New York Department of Corrections
“Monroe has instilled in me the can-do-attitude, which gave me the confidence to do the things that I love.”
Jerome began his educational relationship with Monroe College dating back to the late 1990’s. He completed his undergraduate degree here as well as his MBA in Business Management in 2008.
Jerome L. Rice was a renowned public servant. He served over 22 years in the military before he retired with the rank of First Sergeant. Jerome also contributed immensely to the New York City Department of Corrections, retiring as a Captain after 21 years’ experience.
He was a 9/11 First Responder, as well as the former Director for 100 Blacks in Law Enforcement Who Care and the
co-founder of the Blacks in Law Enforcement Alliance. Currently, he is an active member of the NAACP and the American Legion Post #1871 where he serves as Vice Commander.
Jerome has gone from closing cell doors to opening our youths’ minds by creating and facilitating several survival workshops. He was recently selected by the National Association of Blacks in Criminal Justice to conduct workshops for The Association of Caribbean Heads of Corrections & Prison Services located in Trinidad & Tobago.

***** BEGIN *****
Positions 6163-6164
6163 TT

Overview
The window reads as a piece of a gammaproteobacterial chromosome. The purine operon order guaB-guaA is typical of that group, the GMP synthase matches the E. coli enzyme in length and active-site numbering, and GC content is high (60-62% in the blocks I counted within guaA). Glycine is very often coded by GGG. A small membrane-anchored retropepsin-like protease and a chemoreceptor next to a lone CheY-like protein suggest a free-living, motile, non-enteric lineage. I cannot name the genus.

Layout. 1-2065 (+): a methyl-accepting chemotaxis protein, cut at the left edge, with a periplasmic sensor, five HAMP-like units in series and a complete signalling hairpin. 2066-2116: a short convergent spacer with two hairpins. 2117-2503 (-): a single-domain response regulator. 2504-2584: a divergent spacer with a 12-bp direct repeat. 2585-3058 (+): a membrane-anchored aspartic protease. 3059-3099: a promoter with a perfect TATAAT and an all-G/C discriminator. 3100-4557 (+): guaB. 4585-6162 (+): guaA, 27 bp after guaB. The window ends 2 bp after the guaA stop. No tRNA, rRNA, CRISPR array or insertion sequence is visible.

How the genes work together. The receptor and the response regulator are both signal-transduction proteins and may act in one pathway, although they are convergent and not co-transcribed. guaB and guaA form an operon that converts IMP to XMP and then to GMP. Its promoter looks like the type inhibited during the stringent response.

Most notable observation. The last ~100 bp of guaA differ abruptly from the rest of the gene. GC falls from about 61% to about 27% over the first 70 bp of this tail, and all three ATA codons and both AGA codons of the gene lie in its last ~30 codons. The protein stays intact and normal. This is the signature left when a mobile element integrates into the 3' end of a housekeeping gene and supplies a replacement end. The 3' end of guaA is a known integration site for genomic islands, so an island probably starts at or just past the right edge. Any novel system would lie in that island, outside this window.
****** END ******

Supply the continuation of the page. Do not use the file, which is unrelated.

His commitment to uplifting communities is evident with his work throughout the five boroughs. He does this by educating both city and state elected officials as well as the surrounding communities on the following:
- What to do, when stopped by the police “You have the right to__________”
- Gang Awareness / Preparedness “Are you really down?”
- Senior Citizen Safety “Our Record Keepers of History”
- Disaster Awareness for Community Preparedness “NY’s Katrina”
- Undoing Racism “What is Institutionalized Racism?”
- STOP THE SAG Campaign with State Senator Eric Adams “Raise your pants, Raise your image”
In 2010 Jerome received the Community Service Award from Claflin University Alumni New York Chapter and in 2011 he received the NAACP Freedom Fund Award. Both awards were for his on-going effort to bring peace with in various communities. He is also a member of Monroe College Alumni Board. Jerome says that his message to parents is to, “Raise your children-- if you don’t, the streets will”.